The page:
Thus under the Chrysler Corporation’s management, the Dodge continued its proud heritage and tradition of power, style and rugged dependability.

1927 Dodge Tourer


owned by Alan and Rondah Rodda

The legacy the Dodge Brothers began by constructing durable and powerful cars starting with the 1914 “Old Betsy”. The Dodge brothers adapted their skills to meet the needs of the fledgling automotive industry and found success producing intricate and innovative auto parts which coupled with unique designs started the Dodge’s tradition of power, style and rugged dependability.
But in 1920, after the death of both the Dodge brothers, in spite of several pioneering moves to keep the company in profit, the widows ultimately considered they would be unable to run the business themselves in the face of stiff industry competition.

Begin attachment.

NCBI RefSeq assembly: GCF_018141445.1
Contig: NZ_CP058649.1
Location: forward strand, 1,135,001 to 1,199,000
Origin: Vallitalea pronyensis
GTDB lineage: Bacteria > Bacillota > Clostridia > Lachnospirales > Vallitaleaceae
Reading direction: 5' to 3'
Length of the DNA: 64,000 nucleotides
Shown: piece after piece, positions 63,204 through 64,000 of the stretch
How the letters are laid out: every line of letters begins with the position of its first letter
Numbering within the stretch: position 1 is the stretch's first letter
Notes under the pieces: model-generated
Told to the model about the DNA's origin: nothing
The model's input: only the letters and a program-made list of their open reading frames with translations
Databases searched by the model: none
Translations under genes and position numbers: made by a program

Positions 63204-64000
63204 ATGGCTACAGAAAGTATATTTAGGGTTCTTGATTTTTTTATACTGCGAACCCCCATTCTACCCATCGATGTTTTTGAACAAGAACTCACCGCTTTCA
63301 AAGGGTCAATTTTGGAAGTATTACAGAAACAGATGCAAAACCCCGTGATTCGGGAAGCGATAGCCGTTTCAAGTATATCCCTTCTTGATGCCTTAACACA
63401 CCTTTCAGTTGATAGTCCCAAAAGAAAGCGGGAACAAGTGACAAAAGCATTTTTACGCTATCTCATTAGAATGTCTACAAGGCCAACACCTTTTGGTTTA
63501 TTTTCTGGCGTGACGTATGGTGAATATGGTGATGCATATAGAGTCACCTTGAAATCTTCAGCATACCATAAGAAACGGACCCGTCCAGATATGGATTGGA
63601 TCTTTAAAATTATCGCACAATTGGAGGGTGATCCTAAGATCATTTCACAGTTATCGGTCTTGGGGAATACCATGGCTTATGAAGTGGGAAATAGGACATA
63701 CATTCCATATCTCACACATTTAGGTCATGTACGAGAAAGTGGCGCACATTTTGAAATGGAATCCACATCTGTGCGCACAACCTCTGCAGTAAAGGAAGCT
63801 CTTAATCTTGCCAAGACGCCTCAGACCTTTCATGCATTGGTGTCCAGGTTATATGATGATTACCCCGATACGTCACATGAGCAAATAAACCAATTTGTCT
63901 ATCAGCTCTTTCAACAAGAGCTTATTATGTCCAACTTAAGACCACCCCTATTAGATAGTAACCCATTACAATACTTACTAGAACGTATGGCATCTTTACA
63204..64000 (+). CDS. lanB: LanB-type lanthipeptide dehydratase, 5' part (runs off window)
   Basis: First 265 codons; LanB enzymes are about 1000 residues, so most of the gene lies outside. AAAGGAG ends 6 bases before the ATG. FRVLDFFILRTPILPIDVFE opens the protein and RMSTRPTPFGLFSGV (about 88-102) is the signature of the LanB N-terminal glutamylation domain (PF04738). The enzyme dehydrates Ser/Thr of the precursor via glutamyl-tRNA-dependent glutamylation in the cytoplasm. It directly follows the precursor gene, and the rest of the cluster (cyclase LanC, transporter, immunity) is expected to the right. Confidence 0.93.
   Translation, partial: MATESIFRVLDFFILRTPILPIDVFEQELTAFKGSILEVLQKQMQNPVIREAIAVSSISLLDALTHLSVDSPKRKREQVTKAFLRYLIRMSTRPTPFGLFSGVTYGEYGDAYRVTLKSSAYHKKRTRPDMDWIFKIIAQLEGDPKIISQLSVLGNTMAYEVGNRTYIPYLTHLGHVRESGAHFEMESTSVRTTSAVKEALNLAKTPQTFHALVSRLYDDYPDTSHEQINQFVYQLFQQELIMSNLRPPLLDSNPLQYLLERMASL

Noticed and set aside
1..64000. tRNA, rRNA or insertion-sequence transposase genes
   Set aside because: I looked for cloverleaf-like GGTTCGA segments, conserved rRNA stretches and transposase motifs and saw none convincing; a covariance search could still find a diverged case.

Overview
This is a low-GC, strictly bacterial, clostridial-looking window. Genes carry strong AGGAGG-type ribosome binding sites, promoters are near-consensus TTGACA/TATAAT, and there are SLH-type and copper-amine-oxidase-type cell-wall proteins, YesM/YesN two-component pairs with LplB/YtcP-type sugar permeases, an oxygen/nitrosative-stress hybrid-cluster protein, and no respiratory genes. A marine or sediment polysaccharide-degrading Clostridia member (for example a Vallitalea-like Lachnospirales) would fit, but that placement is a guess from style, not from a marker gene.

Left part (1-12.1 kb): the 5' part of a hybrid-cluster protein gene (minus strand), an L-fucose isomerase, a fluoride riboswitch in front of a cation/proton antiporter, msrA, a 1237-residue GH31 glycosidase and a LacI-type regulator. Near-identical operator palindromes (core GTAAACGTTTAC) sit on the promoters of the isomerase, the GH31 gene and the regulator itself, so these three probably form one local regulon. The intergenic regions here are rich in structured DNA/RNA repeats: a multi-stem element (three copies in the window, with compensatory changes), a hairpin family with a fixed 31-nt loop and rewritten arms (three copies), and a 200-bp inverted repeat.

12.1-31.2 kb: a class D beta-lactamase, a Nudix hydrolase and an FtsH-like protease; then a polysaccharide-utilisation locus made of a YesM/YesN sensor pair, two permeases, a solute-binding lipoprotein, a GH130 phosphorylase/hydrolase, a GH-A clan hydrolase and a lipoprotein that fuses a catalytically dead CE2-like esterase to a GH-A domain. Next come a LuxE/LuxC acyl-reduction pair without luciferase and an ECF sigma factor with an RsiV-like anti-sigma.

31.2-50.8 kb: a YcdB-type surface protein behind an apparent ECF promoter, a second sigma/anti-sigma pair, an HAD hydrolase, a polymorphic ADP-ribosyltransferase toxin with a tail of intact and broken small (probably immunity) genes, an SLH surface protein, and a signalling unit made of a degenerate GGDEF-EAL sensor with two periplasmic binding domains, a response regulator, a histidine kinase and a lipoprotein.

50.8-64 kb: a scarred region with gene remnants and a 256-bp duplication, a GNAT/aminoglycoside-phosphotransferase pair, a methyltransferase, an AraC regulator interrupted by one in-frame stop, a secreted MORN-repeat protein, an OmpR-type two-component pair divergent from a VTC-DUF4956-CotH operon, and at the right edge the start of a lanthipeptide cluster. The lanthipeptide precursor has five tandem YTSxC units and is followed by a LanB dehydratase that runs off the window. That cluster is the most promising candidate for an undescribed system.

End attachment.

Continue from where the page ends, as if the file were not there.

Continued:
The widows sold the company to New York investment bankers Dillon, Reed & Co. in 1925 for $146,000,000, an astronomical sum in an era when a new Ford sold for less than $30
While Dillon-Reed apparently bought Dodge with the intention of selling it for a profit, it continued to operate at a profit after the takeover. Dodge management under Dillon, Reed went on to buy out the Graham brothers in 1926 (who went on to Paige-Detroit, renaming it Graham-Paige) and consolidate all truck manufacture under the Dodge Brothers name.
In the face of compromising situations and uncertain management moves, the Dodge design and development team manufactured the 1927 Dodge Four 128 touring sedan to sense the public reaction to the changes at Dodge Inc.

Following the traditionalism in the Dodge designs, the 1927 Dodge Tourer was a 4×2 rear wheel drive front-motor car with the following technical specifications:
* Straight 4-cylinder L-head, 212.27 cu.in. engine generating a
mod erate 35-40 BHP.
* Stewart up-draft vacuum type carburetor.
* 3 speed + 1 back gearbox.
* 5-bearing chrome-vanadium steel crankshaft
* Fuel consumption of 25 miles per gallon at touring speed
The Dodge motor company was acquired from Dillon-Reed by Walter Chrysler in 1928 after some aggressive and intimidating proceedings for $170 million.